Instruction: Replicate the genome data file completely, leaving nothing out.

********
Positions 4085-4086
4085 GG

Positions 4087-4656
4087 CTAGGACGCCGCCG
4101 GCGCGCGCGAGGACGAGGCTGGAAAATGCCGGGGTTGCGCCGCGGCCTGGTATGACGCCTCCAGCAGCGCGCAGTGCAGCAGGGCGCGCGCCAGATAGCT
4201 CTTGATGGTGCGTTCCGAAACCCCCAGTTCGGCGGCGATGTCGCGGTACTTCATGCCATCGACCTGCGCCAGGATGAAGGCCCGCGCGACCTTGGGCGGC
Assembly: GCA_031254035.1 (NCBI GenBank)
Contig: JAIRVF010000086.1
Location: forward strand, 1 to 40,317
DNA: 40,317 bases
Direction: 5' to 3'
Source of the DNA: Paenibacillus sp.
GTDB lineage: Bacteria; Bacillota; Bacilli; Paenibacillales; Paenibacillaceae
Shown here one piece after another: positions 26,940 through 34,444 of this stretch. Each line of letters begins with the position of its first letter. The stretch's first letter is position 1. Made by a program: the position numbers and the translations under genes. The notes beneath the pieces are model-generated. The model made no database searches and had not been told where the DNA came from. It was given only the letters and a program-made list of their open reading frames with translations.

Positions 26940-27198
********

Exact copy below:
Positions 4085-4086
4085 GG

Positions 4087-4656
4087 CTAGGACGCCGCCG
4101 GCGCGCGCGAGGACGAGGCTGGAAAATGCCGGGGTTGCGCCGCGGCCTGGTATGACGCCTCCAGCAGCGCGCAGTGCAGCAGGGCGCGCGCCAGATAGCT
4201 CTTGATGGTGCGTTCCGAAACCCCCAGTTCGGCGGCGATGTCGCGGTACTTCATGCCATCGACCTGCGCCAGGATGAAGGCCCGCGCGACCTTGGGCGGC
Assembly: GCA_031254035.1 (NCBI GenBank)
Contig: JAIRVF010000086.1
Location: forward strand, 1 to 40,317
DNA: 40,317 bases
Direction: 5' to 3'
Source of the DNA: Paenibacillus sp.
GTDB lineage: Bacteria; Bacillota; Bacilli; Paenibacillales; Paenibacillaceae
Shown here one piece after another: positions 26,940 through 34,444 of this stretch. Each line of letters begins with the position of its first letter. The stretch's first letter is position 1. Made by a program: the position numbers and the translations under genes. The notes beneath the pieces are model-generated. The model made no database searches and had not been told where the DNA came from. It was given only the letters and a program-made list of their open reading frames with translations.

Positions 26940-27198